Using a reel to reel tape machine to add vintage vibe to your recording
I recently did a session with the Ohio based group Manic Sandwich. After two long days of tracking, we had enough material for a six song EP. When time came to mix the project, the band was clear on one thing: they wanted as much slap back as they could get!
I messed around with various tape delay units and plugins, but ultimately decided this mix would be a great chance to print some real tape slap back, using a tape machine. Since this mix was going to be a console mix anyway, why not generate some delay out of the box as well? The mixing was done on a Trident 80B console, and I used an 8 track Otari mx5050 for the slap. I tried my best to document what I was doing for a quick “analog tape slap back tutorial” here!
The set up
This type of effect is commonly used on vocals. I did this on a few tracks, and was quite pleased with the results. However, I found one song where it worked really well on drums. This is the set up I will be reviewing here.
To start with, I bussed the snare, toms, over heads, and hi hat to an unused stereo output in protools. I decided not to include the kick drum, as the extra low end would muddy up the mix. On the patch bay, this stereo send was routed to the tape machine input. From the tape machine output, the signal was routed through a Vintech Dual 72 and into the line inputs of the Trident board. So, here we have the signal chain:
ProTools drum mix –> Otari MX 5050 –> Vintech Dual 72 –> Trident 80B –> ProTools stereo input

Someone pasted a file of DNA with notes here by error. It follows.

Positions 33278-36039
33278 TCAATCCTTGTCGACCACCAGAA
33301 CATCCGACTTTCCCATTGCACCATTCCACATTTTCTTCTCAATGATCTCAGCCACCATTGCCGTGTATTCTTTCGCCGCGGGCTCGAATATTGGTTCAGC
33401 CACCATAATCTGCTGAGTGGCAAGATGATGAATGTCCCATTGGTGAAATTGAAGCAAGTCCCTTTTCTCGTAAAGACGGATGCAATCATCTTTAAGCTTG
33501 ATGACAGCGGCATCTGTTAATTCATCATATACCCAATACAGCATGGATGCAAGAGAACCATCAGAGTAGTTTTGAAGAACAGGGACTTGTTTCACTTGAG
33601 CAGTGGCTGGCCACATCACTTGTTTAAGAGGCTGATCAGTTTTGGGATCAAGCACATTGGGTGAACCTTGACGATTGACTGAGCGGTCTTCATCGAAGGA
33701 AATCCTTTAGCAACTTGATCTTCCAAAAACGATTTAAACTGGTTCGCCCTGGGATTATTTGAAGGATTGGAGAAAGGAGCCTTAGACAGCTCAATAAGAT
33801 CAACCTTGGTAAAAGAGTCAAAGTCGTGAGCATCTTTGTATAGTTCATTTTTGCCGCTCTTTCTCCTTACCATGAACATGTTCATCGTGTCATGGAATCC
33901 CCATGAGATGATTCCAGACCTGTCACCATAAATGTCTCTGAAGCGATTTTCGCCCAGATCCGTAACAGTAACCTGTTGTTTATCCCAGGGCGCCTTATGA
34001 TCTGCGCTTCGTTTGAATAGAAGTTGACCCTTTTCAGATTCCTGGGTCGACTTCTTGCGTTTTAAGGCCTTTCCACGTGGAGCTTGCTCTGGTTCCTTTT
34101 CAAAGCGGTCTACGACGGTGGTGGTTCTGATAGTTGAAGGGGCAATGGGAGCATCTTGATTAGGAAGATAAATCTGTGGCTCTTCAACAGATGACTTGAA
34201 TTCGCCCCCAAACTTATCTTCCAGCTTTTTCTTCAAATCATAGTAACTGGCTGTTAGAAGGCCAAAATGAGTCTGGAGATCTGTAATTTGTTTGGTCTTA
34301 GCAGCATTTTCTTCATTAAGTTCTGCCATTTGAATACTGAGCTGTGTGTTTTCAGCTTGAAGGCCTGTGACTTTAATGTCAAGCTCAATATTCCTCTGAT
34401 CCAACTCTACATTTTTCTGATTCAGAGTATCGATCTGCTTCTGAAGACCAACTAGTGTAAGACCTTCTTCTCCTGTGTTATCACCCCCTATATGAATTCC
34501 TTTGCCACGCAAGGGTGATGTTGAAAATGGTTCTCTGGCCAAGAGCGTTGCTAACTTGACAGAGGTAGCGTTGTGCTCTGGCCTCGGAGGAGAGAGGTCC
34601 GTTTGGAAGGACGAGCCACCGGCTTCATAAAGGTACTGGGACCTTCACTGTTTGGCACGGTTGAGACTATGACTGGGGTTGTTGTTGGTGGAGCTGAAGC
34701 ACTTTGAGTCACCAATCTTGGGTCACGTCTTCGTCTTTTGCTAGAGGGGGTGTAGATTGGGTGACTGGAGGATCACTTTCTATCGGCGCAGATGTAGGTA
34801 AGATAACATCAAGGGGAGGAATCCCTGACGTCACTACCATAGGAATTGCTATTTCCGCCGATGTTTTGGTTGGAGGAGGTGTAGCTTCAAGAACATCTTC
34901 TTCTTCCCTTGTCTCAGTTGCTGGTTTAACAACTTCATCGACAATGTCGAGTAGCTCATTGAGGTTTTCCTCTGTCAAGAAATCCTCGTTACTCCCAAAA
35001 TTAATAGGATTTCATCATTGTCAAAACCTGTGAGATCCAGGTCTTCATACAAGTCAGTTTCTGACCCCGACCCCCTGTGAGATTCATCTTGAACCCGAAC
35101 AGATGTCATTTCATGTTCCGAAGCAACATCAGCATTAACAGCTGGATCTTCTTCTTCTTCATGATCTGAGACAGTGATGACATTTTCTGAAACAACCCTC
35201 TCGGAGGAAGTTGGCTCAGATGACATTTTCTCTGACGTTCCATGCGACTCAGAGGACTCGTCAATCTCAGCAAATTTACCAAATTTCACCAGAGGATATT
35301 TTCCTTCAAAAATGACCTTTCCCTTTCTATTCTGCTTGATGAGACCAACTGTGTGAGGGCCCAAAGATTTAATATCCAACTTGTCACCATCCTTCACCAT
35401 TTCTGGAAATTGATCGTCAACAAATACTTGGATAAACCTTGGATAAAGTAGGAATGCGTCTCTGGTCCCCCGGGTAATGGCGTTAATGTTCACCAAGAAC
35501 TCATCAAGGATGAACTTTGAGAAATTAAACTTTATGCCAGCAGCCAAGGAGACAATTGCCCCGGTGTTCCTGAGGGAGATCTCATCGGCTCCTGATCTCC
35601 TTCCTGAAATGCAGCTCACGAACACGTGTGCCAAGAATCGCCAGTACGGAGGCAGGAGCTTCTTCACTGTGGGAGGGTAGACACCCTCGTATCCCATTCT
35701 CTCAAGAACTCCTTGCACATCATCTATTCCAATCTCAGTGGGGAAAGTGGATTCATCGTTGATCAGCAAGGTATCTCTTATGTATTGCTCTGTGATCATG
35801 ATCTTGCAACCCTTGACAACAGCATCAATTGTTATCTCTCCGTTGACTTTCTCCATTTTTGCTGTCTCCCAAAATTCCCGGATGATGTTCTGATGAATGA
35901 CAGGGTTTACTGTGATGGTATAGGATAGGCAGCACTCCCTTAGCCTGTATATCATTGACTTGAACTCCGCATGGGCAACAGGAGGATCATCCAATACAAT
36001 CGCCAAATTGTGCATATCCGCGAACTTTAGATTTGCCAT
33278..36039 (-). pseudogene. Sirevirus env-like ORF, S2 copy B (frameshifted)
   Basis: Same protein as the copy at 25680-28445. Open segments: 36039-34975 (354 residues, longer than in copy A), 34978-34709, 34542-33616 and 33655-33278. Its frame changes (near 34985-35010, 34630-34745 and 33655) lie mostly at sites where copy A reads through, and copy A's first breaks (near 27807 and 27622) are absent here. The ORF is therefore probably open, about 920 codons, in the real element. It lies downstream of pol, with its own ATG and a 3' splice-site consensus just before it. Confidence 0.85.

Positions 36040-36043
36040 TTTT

note: the Dual 72 was used for extra coloration/saturation of the drum signal from the tape. The Trident channels were used for EQ’ing.
The three heads: erase, record, and playback
How it works
On the typical professional tape recorder, there are three heads: erase, record, and playback. When recording a signal while monitoring off the playback head, there is a brief time difference between the actual recording and the listening. This is a result of the physical distance between the record and playback head. Generally, you wouldn’t notice this during normal tracking, only if you had a consistant playback source.
So when looking at my signal chain above, I used the first two inputs on the Otari to record the drums onto tape. As you can see in the picture below, these two channels were set to “Input”, and are record ready. However, I am monitoring off the playback (repro) head. By changing the tape speed, I am effectively changing the distance between the two heads. For example, a fast tape speed (15 ips) would result in a shorter delay effect, while at a slower tape speed (7.5 ips) the slap back effect would be more pronounced. This machine also has a varispeed control for fine tuning.
It is important to remember that this only works when you are actually recording the signal onto tape. Otherwise, there would be no delay – just a straight doubling of your input source. With this kind of set up, you are fairly limited in your echo time options. In some scenarios, using a plugin is much easier, because the proper tempo can be set right away. Using a tape machine requires more fine tuning and can be a bit of a headache. In my own experiences, I have had the best results using this effect on slower songs that are open, giving the effect room to breathe.
Although I am not sure who actually discovered this, I am of the opinion that tape delay was originally discovered on accident. Some engineer in the 50’s was messing around with a tape machine and realized that the delay effect produced sounds really cool. The rest, of course, is rock n roll history.
To check out the song I have been referring to in this tutorial, click the link below (this is a premastered version of the mix).